Vol. 31, No. 6
From Our Readers
From Our Readers
Editor’s Note: The following letter should be read in conjunction with The Scrivener in the March issue (at page 43), as well as this June issue (at page 65) and the July 2002 issue, which will discuss specific contract terms.
Regretfully, I was not able to respond [in time] to K. K. DuVivier’s request for feedback . . . in regard to her article appearing in the March Colorado Lawyer [at page 43]. Ms. DuVivier seems to imply that I advocate an approach which she refers to as a "gentlemen’s agreement." When I first started practicing law in Denver many, many years ago, you certainly could rely on a "gentlemen’s agreement" because if an attorney ever went back on his/her word, then every attorney in town knew not to deal with that individual. Unfortunately, with the influx of out-of-state attorneys not born of the western handshake custom of a "deal is a deal," this is no longer a custom on which one can realistically rely.
Ms. DuVivier cited one of the few changes—the original lease read, "At all times during the continuance of this lease, landlord shall . . ." The attorney for the tenant wanted to delete the word "continuance" and substitute the word "term." Webster’s Unabridged Dictionary defines "continuance" as "a holding on or remaining in a particular state or course of action; uninterrupted succession; a continuation or sequel." The question I pose —Was this really a necessary change? Is the attorney posturing for his client by showing his erudite command of the English language, and how much are these changes costing his client? Substantive changes are one thing. Change for the sake of a change is, in my humble opinion, "nit-picking," which is far different than a "gentlemen’s agreement." These requested changes may be inconsequential and not worth arguing about, but why does an attorney persist in making changes when they are inconsequential?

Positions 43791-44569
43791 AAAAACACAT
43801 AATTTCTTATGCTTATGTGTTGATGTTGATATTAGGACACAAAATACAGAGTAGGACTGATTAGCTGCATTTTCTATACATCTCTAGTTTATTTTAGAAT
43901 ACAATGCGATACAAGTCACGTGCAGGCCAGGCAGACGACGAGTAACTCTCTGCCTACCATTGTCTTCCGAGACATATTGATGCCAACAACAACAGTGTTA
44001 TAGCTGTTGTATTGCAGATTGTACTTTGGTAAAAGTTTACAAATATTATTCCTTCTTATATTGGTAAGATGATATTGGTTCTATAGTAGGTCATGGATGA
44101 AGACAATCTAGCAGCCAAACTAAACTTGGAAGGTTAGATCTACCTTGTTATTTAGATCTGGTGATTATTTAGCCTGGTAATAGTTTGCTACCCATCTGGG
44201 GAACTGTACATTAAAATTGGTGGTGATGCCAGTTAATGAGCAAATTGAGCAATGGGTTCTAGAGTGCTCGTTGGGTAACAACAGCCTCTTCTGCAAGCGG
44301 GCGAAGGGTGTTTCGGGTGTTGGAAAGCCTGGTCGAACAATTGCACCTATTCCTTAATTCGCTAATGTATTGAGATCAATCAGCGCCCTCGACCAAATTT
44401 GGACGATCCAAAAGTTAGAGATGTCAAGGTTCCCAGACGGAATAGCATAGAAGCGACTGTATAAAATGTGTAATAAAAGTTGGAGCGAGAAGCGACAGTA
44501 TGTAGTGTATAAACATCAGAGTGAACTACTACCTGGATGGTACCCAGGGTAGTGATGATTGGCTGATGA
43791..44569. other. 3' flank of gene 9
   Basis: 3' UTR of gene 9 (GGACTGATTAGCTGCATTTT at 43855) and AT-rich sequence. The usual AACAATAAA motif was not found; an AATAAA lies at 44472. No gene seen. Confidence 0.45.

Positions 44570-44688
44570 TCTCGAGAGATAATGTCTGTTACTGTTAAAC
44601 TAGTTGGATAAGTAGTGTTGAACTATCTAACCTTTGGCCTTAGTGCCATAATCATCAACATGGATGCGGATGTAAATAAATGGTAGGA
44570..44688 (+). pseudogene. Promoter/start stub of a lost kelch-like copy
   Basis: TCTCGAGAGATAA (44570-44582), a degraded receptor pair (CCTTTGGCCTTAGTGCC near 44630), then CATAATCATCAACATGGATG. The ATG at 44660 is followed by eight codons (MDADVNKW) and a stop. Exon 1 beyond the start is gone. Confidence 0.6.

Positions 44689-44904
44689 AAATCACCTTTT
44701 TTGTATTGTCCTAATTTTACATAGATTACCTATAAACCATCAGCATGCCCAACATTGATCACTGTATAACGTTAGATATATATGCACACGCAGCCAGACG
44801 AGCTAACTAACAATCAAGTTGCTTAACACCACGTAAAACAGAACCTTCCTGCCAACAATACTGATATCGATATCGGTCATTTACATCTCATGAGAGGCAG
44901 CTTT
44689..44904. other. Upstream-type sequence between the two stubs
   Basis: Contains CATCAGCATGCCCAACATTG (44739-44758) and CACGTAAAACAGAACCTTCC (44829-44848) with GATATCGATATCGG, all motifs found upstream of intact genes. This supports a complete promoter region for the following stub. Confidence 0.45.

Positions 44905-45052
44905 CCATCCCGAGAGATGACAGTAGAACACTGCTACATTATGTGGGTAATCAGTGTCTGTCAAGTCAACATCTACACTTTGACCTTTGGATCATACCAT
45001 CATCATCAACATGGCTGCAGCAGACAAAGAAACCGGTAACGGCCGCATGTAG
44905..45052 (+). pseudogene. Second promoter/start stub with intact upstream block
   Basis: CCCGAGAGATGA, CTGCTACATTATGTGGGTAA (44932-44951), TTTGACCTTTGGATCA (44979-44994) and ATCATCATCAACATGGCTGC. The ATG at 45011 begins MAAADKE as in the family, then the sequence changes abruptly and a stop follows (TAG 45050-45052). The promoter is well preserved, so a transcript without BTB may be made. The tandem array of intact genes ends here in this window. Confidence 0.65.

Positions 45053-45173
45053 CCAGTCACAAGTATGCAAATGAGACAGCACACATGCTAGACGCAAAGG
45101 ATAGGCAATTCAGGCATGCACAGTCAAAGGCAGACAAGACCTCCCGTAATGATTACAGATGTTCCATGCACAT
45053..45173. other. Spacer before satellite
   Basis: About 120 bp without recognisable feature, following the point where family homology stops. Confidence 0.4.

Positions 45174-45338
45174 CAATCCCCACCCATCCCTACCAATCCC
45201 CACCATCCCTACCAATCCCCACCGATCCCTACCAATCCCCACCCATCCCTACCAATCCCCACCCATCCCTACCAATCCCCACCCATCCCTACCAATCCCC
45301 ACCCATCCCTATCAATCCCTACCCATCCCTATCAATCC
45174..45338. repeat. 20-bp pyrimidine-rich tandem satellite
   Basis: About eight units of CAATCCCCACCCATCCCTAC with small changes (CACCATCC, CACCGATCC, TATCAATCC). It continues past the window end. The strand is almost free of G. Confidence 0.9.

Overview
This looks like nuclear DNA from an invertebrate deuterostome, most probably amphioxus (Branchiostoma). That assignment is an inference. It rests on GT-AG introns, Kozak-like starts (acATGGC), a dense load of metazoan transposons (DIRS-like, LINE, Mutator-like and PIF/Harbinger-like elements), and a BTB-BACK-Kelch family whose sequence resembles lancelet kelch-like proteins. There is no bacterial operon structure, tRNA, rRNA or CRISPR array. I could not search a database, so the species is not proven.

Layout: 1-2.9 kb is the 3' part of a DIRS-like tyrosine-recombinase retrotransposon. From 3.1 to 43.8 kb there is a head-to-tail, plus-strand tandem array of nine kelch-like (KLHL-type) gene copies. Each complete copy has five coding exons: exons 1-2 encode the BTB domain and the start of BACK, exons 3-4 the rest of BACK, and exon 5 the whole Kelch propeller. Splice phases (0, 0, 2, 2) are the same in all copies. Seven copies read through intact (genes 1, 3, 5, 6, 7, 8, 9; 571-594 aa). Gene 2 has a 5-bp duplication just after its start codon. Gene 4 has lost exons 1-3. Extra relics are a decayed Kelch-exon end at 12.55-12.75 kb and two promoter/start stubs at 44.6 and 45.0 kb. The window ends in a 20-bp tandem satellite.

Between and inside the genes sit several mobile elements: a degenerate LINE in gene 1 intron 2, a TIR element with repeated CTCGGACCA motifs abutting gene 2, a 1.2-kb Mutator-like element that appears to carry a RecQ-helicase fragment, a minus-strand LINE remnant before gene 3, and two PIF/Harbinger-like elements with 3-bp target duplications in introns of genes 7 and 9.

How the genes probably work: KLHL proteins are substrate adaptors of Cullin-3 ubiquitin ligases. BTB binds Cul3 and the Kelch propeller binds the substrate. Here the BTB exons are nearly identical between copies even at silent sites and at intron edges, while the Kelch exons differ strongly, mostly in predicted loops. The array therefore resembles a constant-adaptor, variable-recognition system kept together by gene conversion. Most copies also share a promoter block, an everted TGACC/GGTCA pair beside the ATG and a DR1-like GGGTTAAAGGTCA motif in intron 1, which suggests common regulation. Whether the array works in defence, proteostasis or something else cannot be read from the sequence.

For example, a lease provided, "The landlord shall make all structural changes. . . ." Another provision, "All repair to blacktopping and striping shall be made by landlord." Tenant’s attorney requested the words "at landlord’s expense" be inserted after each obligation of the landlord. Webster’s Dictionary defines "made" as a past participle of "to make." If landlord has "to make" striping and blacktopping repairs, and landlord is required "to make" all structural repairs, under what legal theory would the tenant be required to pay for something that the landlord was required "to make"? Admittedly, these requested changes would not be objected to by the landlord, but why does an attorney take the time, effort, and expense to his client to request that language? If they have a case that says when landlord is required "to make" it means tenant pays, I’d like to see the case. I can’t believe any court would require tenant to pay for something that landlord is required "to make." What has happened to the rule of reason?
Stanton D. Rosenbaum,
We encourage letters about articles published, bar projects, and suggestions for improvements to the journal for consideration by The Colorado Lawyer Board of Editors. Some of these letters will be published in this space and/ or used for long-range planning for both the Colorado Bar Association and The Colorado Lawyer. We obtain express permission before publication from letter writers. Please let us know how you feel!
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